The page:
Susan, based in Lancaster, South Carolina, leads the J. Marion Sims Foundation's day-to-day vision and operations, working in partnership with the board, community advisors and staff. She has experience in the public, private and nonprofit sectors, including working as the state director of SC First Steps to School Readiness, South Carolina's early childhood agency.
"SECF has worked hard to establish itself as a leading voice on public policy affecting philanthropy," Susan said. "In the year ahead, I'm looking forward to working with the committee, fellow members and the SECF staff to keep us on this path and move us forward, demonstrating to lawmakers the need for a strong philanthropic sector -- particularly in the Southeast."
The Public Policy Committee will hold its first meeting in February -- you can view the members of the committee, as well as tools for engaging with policymakers, at SECF.org.
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2019 Concludes with Two Big Wins for Philanthropy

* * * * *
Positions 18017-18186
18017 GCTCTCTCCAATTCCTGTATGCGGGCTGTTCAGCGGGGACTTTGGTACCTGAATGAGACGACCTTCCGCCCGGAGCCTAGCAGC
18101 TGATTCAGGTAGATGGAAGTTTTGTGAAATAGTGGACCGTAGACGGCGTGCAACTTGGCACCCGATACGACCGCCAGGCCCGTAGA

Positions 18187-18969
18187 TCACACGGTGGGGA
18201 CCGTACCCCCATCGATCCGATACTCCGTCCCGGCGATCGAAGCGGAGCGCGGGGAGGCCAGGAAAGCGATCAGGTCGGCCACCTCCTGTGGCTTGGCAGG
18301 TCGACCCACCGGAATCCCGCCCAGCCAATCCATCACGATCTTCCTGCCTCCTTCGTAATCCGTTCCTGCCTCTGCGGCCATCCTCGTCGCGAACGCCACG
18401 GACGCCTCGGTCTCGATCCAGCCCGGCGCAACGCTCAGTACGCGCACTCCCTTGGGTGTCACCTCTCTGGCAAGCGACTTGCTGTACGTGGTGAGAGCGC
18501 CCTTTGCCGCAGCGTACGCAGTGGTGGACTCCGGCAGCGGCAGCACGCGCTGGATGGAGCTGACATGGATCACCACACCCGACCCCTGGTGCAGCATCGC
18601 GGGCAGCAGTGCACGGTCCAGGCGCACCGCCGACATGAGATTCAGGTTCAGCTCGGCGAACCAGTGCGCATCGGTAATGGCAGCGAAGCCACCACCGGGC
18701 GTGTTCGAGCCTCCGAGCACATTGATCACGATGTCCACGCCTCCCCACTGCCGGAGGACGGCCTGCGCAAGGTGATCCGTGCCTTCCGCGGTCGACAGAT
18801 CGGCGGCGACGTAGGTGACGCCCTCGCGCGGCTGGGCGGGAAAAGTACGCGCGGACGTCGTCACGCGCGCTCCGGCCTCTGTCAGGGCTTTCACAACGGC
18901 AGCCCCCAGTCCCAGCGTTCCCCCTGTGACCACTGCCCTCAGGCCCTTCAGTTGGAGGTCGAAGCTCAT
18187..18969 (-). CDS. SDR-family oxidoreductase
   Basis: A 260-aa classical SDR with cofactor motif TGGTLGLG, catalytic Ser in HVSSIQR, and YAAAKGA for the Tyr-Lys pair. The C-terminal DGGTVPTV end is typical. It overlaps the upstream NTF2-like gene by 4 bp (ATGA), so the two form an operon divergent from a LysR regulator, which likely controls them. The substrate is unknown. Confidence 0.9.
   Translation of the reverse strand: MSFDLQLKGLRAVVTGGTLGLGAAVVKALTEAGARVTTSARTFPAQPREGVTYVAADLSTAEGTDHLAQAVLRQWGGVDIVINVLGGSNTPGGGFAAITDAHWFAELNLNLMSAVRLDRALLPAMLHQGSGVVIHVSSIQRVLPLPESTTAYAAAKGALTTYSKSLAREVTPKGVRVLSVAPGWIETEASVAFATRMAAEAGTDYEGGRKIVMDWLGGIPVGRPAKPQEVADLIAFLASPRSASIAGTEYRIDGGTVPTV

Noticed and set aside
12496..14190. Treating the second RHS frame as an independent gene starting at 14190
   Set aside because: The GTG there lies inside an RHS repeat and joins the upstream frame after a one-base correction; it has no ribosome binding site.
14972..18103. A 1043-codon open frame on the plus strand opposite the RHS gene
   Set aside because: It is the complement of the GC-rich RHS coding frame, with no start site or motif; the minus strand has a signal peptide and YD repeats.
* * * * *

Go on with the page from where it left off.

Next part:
Philanthropy ended the year on a strong note, winning two crucial policy victories that will help both foundations and the organizations they support.
On December 20, the president signed a consolidated government spending bill that included two provisions sought by SECF and its allies in the philanthropic sector: a repeal of a burdensome tax on nonprofit organizations and the long-sought simplification of the private foundation excise tax.
The bill (HR 1865), repeals changes to the unrelated business income tax (UBIT) that were a consequence of the 2017 tax bill. The changes to UBIT required the taxation of transportation benefits, such as parking and transit, provided by nonprofit organizations to their employees. The repeal is retroactive, meaning organizations that have already paid this tax can request and obtain a refund.
The legislation also simplifies the private foundation excise tax at a rate of 1.39 percent. SECF has called for simplification of this tax since 2013. The previous system created two tiers that could effectively penalize giving to address urgent needs while also putting an administrative burden on foundations, particularly those with small staffs.
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Register Today for Foundations on the Hill 2020!